1) Kudos for noticing that the derelict that was executed by Ned was the same guy from the prologue.

Judging from my experience in the ASOIAF forums o'er the years, a lot of people miss that.

2) hold on to your hat, kid. I am very excited about this blog read-along thingy (it's not really a guided re-read, since you are new to the series) - you definitely needed to set a spoiler policy though (will spoilerific comments get nixed?)

okay, maybe three things - over in afgrrm, back in the dusty halls of old usenet, we did a chapter-by-chapter re-read of the series and thought it useful to give each chapter a gore rating, a comedy rating and of course a sex rating.
Mikey Bennett
3. EvilMonkey
just when I thought I'd get my first first post....

Anyway as we can see it's a cold cold cold world out there and once again I am estatic that you get to see it for the first time. B-E-A-Utiful!
4. Antonynus61
Dont fall in love with the puppies =/

I want to say a bit more but you havent read that far so I will just say the Starks are having a happy fun day
Olaf Keith
5. hayholt
Nice summary. And I envy anybody who has the chance to read AGoT for the first time, just as I envy anybody who reads The Lord of the Rings for the first time. And you are right about Jon.

By the way, I am doing my own re-read (sort of) as I am slowly listening my way through Roy Dotrice's unabdriged audio recording of AGoT. Very good for long commutes!
6. Dietes
I'm so excited to be rereading this with you, Leigh. Wheee!

I have a question that I'd like to throw out to you and to the
other readers: how many of you read the appendices before finishing
the book? I, being a pathetic and obsessive nerd, usually read them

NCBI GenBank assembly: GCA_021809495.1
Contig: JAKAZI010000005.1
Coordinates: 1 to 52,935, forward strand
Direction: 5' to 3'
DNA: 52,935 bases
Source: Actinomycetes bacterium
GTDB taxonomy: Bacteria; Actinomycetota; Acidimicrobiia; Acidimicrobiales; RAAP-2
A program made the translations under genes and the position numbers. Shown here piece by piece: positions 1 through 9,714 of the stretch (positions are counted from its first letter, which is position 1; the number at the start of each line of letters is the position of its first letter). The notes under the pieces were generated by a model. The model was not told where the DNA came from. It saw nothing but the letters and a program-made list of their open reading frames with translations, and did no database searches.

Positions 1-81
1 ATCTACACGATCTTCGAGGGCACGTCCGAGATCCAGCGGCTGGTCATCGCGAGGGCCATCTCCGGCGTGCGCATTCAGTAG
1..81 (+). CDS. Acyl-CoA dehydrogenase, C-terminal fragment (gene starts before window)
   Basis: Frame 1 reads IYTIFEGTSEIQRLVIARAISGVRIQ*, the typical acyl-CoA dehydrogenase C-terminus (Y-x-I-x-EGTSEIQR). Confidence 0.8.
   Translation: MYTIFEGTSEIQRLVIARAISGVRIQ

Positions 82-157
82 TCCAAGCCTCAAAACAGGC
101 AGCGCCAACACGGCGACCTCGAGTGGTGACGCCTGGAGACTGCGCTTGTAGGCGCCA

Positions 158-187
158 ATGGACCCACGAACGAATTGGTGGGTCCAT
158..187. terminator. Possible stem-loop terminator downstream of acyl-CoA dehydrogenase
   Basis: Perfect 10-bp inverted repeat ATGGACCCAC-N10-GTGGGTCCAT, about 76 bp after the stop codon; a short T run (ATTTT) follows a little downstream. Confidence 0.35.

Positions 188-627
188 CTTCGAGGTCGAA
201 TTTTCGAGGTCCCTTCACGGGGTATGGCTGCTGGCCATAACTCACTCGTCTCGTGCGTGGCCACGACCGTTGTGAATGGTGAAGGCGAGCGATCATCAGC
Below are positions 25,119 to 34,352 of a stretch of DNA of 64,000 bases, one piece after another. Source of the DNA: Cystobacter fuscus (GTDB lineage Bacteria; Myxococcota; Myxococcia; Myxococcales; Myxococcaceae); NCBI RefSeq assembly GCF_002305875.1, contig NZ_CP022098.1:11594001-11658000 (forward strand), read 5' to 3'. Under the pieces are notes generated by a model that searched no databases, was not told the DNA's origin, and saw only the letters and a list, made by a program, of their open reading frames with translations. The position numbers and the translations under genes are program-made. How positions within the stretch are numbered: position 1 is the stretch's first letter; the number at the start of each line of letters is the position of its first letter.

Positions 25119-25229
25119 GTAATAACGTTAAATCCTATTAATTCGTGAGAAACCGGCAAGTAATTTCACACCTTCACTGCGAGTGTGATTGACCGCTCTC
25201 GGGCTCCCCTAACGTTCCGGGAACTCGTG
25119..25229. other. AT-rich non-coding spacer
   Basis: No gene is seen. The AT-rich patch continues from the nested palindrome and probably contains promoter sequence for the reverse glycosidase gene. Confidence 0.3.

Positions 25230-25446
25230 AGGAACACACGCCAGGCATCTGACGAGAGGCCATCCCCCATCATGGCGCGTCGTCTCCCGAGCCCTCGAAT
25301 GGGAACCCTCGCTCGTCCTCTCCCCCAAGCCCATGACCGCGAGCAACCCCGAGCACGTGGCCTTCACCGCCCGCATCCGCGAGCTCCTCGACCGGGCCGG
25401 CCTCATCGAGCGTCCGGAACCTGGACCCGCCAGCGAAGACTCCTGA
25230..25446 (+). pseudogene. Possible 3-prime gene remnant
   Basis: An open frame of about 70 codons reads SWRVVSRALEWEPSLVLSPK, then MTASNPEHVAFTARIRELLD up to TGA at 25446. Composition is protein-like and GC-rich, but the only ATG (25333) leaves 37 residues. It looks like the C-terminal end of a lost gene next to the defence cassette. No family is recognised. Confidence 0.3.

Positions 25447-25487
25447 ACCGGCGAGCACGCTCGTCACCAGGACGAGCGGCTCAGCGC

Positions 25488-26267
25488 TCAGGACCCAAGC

early on (usually after greedily drinking in the maps.) In the case
of GOT, an early reading of the great houses in the back of the book
(particularly their sigils) clarified why so many of the Winterfell
men felt saw an ill omen in a direwolf with an antler stuck in it's
neck. Whaddyou all think?
lake sidey
7. lakesidey
Subwoofer! Where are you? Come on over....there's PUPPIES!

Welcome to Westeros, Leigh. Glad you're liking the ride so far. And hang on to the edge of your seat...there ain't no ninny seatbelts here!

(....and yes, I admit to being curious too - were you actually able to stop after 2 chapters? If so you have remarkable self-control...I bow to thee and all that)

8. SunnyReads
Leigh - I'm a little envious of you, as I wish I could read Game of Thrones for the first time again!! I just recently broke down and read the series a few months ago and loved it, so seeing it new through your perspective will be fun!
Rob Munnelly
9. RobMRobM
Very nice Leigh.
- Yes, it was Gared.
- Nice pick up on Others voices and swords. I didn't recall that specific info from past readings. Tres cool.
- You didn't comment on why the folks in the party were afraid re the antler in the throat. "Highly symbolic puppies" is right. Eye out for relevant antlerian symbols in upcoming chapters.
- Rest assured you aren't the first to enjoy Jon Snow out of the gate.
- You noted Jon's young age and the seven year old being taken to the execution. Fair warning more to come re things going on with other youngish folk throughout the books.
- Re cold weather as a theme, take another look at the first sentence of the prologue. EDIT- Actually, I meant the Bran chapter, with its end of summer reference (i.e., Winter is Coming).

Olaf Keith
10. hayholt
I first read the AGoT over ten years ago, so I don't clearly remember if I read the appendices first or not. But since I like such appendices in big, fat fantasy I just might have. But the special signficiance of the antler probably escaped me anyhow. Just as I did not notice on my first read that the guy who was beheaded in chap. 1 was actually Gared from the prologue. I only caught that on a re-read.